United States Bank stock:  
Amount on November 1, 1833   $274,900 00
Purchased December 9, 1833 $24,000 00  
Purchased December 9, 1833 2,500 00  
Purchased February 11, 1834 7,500 00  
Purchased February 26, 1834 7,600 00  
Purchased May 20, 1834 9,500 00  
Purchased August 2, 1834 116,000 00  
Purchased October 11, 1834 141,300 00  
    368,400 00
    $643,300 00
Sold June 15, 1833 $18,000 00  
Sold December 9, 1833 8,000 00  
Sold June 13, 1834 16,000 00  
  $42,000 00
Amount on hand November 1, 1834 $601,300 00
United States exchanged 4 1/4 per cent., per act May 26, 1824: Amount on November 1, 1833 10,000 00
Redeemed November 13, 1833.  
United States 5 per cent. stock, per act March 3, 1821: Amount on November 1, 1833 139,482 78
Redeemed September 30, 1834.  
Pennsylvania 5 per cents. of April 2, 1821: Amount on November 1, 1833 5,000 00
No changes. Interest payable on February 1 and August 1, in each year.  
Pennsylvania 5 per cents. of December 1, 1826: Amount on November 1, 1833 32,469 16
No changes. Interest payable on February 1 and August 1, in each year.  
Pennsylvania 5 per cents. of March 24, 1828: Amount on November 1, 1833 43,119 41
No changes. Interest payable on February 1 and August 1, in each year.  
Pennsylvania 5 per cents. of December 18, 1828: Amount on November 1, 1833 826 34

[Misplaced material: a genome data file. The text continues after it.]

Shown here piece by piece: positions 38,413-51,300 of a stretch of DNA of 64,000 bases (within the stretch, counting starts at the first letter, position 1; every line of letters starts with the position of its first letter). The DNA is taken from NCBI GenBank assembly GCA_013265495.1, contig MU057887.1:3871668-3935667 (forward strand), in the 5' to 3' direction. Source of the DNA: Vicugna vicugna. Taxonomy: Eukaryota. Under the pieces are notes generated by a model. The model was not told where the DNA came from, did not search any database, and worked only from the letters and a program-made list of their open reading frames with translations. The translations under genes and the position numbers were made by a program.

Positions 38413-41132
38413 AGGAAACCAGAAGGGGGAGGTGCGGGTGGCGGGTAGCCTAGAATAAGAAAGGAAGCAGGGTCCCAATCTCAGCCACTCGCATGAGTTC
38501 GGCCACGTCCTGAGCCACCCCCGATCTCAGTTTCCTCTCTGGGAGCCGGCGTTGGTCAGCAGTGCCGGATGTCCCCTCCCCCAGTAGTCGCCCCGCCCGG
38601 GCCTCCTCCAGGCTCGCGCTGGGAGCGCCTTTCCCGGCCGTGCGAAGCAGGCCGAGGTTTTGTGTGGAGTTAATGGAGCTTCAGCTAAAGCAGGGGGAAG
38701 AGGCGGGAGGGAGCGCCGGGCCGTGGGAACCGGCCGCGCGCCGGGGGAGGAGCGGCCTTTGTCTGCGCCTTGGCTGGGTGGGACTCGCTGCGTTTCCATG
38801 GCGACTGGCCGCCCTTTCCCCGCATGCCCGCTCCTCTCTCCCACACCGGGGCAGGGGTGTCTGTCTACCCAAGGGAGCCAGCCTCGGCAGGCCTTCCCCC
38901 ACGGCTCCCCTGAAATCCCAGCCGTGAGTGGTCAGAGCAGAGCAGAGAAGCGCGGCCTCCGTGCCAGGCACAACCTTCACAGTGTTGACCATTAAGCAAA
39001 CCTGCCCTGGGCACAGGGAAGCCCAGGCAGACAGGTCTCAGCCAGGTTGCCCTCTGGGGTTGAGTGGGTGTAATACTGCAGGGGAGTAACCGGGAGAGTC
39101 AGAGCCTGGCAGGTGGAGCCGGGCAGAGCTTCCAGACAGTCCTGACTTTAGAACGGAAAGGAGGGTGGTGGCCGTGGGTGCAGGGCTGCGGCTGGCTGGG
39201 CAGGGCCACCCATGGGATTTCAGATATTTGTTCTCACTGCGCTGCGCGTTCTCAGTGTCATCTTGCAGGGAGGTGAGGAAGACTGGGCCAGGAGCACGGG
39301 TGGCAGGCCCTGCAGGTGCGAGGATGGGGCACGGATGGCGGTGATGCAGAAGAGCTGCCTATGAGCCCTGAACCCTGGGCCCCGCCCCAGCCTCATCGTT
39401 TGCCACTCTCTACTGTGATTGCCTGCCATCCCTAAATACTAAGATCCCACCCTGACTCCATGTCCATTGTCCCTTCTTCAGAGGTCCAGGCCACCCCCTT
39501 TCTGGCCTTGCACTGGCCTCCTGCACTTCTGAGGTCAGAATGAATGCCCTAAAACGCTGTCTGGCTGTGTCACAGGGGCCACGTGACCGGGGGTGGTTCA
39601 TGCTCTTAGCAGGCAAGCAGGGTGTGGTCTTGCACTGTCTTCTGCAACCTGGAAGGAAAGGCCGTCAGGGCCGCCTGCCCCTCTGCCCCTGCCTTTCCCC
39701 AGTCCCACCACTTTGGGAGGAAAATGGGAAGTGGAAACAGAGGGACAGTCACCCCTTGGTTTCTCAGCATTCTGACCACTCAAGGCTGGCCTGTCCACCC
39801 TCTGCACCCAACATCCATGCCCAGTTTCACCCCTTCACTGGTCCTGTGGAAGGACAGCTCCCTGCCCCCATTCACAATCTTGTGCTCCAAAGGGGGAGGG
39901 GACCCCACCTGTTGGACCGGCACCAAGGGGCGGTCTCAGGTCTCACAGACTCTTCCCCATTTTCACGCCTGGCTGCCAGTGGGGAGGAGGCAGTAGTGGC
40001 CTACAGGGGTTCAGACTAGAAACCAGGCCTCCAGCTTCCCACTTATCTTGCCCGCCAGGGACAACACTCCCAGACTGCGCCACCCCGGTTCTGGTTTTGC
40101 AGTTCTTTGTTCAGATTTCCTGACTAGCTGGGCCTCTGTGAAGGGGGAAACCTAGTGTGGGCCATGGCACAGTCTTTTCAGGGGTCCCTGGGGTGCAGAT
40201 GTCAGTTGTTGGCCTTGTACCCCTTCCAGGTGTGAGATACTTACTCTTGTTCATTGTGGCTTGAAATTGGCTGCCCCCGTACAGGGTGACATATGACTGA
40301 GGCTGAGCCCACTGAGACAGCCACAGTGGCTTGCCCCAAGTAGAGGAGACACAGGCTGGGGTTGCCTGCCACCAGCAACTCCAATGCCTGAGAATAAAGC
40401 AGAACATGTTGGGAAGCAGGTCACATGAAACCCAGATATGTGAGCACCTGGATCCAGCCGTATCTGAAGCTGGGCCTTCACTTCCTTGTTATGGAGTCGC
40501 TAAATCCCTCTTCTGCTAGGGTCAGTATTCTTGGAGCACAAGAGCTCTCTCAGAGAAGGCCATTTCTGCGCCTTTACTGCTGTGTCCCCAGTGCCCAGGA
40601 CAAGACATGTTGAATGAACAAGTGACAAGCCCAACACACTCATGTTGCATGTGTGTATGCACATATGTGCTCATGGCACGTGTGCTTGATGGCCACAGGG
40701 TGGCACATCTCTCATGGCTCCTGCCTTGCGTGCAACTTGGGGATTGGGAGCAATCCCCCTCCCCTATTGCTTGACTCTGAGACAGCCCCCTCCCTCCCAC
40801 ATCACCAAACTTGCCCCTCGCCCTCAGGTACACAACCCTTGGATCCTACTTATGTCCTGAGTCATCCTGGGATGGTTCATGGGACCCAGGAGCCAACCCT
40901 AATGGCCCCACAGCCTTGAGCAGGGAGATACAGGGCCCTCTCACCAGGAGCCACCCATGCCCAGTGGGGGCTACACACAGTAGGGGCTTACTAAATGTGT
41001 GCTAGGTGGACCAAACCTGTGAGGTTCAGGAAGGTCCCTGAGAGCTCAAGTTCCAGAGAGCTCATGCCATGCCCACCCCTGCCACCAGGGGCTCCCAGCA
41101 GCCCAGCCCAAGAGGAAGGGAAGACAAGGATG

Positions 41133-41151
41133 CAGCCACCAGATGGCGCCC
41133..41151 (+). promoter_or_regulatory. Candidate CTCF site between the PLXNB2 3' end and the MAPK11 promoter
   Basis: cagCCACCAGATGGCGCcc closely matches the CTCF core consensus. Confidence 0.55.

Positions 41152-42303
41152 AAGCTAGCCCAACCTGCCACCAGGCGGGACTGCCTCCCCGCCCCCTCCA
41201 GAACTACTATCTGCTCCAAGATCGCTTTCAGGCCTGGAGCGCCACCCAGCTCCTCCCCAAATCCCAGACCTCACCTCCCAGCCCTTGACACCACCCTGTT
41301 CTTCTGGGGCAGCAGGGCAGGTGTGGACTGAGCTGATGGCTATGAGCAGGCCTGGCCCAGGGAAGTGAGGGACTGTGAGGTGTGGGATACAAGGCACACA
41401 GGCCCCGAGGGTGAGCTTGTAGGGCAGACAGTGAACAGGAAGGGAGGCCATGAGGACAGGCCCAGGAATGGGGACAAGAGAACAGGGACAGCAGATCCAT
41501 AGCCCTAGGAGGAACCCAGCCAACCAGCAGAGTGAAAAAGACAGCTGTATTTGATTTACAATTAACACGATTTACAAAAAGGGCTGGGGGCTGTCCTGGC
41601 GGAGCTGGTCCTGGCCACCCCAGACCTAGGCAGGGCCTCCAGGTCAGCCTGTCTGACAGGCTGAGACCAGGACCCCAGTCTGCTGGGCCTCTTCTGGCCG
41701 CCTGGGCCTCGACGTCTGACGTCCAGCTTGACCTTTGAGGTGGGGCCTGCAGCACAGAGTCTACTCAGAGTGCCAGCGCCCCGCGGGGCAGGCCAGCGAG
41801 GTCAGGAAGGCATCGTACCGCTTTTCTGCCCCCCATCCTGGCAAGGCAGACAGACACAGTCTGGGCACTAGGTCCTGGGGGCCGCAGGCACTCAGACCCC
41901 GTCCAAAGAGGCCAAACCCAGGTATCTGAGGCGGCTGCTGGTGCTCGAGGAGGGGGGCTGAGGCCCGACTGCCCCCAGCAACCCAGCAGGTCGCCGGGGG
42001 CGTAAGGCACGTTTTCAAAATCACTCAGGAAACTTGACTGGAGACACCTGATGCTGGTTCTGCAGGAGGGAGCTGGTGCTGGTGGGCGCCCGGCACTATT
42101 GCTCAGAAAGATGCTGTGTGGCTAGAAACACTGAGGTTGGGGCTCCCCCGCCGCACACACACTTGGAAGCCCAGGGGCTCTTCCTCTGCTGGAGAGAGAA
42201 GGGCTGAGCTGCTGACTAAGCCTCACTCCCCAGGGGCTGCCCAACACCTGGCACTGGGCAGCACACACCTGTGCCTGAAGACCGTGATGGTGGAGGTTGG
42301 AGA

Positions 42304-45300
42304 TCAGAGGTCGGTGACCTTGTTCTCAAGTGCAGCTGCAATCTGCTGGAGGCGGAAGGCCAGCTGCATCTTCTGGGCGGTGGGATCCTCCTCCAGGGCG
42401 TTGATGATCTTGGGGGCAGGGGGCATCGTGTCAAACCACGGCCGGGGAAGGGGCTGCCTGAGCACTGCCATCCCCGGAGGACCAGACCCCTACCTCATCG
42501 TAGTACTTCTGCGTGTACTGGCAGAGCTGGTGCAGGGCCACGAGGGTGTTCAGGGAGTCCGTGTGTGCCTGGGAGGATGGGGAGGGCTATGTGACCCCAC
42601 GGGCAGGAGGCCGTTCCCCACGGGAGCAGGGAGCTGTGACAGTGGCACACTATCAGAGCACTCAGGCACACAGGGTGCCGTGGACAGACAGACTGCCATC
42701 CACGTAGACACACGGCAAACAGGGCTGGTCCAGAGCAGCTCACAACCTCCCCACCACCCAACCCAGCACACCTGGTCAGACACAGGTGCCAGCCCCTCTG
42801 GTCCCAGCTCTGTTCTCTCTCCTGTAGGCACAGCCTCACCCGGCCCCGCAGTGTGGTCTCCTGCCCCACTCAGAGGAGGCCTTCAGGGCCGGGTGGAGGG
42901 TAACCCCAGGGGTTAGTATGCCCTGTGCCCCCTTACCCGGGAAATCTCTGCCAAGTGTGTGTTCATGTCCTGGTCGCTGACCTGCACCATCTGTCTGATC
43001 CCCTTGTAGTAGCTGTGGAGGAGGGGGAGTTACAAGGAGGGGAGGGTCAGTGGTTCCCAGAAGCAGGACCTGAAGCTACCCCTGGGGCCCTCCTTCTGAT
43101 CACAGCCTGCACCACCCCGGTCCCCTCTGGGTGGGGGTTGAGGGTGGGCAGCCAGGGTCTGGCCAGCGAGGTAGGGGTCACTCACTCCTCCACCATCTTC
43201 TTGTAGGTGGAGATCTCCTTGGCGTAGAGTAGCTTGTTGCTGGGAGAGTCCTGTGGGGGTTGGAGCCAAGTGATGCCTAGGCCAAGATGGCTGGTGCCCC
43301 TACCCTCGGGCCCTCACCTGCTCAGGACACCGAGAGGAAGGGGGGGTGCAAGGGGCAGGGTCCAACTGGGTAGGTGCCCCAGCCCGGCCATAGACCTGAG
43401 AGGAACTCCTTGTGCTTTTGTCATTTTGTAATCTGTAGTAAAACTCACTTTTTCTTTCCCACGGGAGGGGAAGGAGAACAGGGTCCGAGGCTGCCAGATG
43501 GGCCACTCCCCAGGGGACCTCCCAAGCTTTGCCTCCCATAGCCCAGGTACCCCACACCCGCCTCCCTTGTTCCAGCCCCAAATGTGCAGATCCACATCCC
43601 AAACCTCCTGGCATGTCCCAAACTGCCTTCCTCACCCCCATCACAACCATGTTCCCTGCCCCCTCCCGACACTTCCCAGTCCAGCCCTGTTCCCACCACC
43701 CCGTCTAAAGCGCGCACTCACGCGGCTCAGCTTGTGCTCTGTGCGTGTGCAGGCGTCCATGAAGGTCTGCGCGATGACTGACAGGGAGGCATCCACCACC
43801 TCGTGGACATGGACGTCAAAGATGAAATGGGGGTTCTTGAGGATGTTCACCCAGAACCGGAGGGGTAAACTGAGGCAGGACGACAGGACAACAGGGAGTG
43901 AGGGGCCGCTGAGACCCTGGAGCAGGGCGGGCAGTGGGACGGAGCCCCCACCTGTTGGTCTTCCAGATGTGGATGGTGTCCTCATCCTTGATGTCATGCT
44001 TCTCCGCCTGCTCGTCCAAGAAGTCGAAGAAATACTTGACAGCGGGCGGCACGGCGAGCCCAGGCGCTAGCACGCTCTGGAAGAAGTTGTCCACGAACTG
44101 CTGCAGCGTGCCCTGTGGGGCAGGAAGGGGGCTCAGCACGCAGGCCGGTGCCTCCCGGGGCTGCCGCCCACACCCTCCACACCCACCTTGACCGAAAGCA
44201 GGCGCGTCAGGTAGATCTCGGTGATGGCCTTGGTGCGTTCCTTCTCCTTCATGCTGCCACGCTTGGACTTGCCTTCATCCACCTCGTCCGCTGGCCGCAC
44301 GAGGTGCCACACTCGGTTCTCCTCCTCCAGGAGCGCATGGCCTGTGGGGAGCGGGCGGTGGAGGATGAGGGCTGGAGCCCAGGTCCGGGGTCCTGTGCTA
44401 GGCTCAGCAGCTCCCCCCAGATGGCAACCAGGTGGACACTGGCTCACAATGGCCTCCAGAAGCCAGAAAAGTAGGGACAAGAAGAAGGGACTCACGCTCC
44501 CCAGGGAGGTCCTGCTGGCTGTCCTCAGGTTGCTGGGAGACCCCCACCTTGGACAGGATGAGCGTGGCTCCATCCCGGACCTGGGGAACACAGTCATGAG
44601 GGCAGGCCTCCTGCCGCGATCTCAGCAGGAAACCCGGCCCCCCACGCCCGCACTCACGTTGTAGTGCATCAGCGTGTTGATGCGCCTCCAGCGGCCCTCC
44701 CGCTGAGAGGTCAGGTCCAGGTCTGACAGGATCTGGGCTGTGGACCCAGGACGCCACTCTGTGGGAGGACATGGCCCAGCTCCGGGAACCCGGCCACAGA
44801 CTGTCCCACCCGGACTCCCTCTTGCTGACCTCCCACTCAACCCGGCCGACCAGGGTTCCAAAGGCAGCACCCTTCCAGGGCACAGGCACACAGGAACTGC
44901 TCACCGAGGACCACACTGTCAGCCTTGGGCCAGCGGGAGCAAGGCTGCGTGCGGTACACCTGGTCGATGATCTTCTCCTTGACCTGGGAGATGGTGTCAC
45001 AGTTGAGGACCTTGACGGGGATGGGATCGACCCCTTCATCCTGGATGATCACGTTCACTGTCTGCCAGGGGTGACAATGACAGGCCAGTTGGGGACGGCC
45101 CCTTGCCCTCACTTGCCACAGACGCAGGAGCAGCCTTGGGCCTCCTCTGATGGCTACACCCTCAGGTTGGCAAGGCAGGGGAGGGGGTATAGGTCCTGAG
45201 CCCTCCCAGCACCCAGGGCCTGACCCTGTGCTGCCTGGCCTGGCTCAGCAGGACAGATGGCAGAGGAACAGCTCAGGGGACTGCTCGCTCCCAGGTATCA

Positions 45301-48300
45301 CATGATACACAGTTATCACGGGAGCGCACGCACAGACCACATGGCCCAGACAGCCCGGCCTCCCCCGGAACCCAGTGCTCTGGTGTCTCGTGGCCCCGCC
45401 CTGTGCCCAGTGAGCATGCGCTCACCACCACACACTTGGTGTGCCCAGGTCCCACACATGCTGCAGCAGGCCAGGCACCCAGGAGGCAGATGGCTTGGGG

No changes. Interest payable on February 1 and August 1, in each year.  
Pennsylvania 5 per cents. of April 22, 1829: Amount on November 4, 1833 1,054 25
No changes. Interest payable on February 1 and August 1, in each year.  
Pennsylvania 5 per cents. of March 13, 1830: Amount on November 1, 1833 10,000 00
No changes. Interest payable on February 1 and August 1, in each year.  
Pennsylvania 5 per cents. of March 21, 1831: Amount on November 1, 1833 120,000 00
No changes. Interest payable on February 1 and August 1, in each year  
Stock of the city of Cincinnati 5 per cents: Amount on November 1, 1833 100,000 00
No charges. Interest payable on April 1 and October 1, in each year.  
Maryland 5 per cents:  
Redeemable in 1837. Amount, November 1, 1833 4,000 00
No changes. Interest payable quarterly, from May 9, 1832.  
Maryland 5 per cents:  
Redeemable after 1842. Amount, November 1, 1833 5,123 44
No changes. Interest payable quarterly, from July 1, 1832. Maryland 5 per cents:  
Redeemable after 1843. Amount, November, 1833 14,000 00
No changes. Interest payable quarterly, from July 1, 1832. Maryland 5 per cents:  
Redeemable after March 31, 1844. Amount, November 1, 1833 6,000 00
No changes. Interest payable quarterly, from July 1, 1832. Maryland 5 per cents:  
Redeemable after June 30, 1844. Amount, November 1, 1833 12,500 00
No changes. Interest payable quarterly, from July 1, 1832. Maryland 5 per cents:  
Redeemable after June 30, 1845. Amount, November 1, 1833 4,277 28
No changes. Interest payable quarterly, from July 1, 1832. Maryland 5 per cents:  
Redeemable after September 30, 1845. Amount, November 1, 1833 15,000 00
No changes. Interest payable quarterly, from July 1, 1832.  

--615--

Maryland 5 per cents:  
Redeemable after 1845. Amount; November 1, 1833 $25,000 00
No changes. Interest payable quarterly, from July 1, 1832. Maryland 5 per cents:  
Redeemable after September 30, 1846. Amount, November 1, 1833 12,500 00
No changes. Interest payable quarterly, from October 1, 1832.  
Maryland 5 per cents:  
Redeemable after 1846. Amount, November 1, 1833 12,500 00
No changes. Interest payable quarterly, from January 1, 1833.  
Maryland 5 per cents: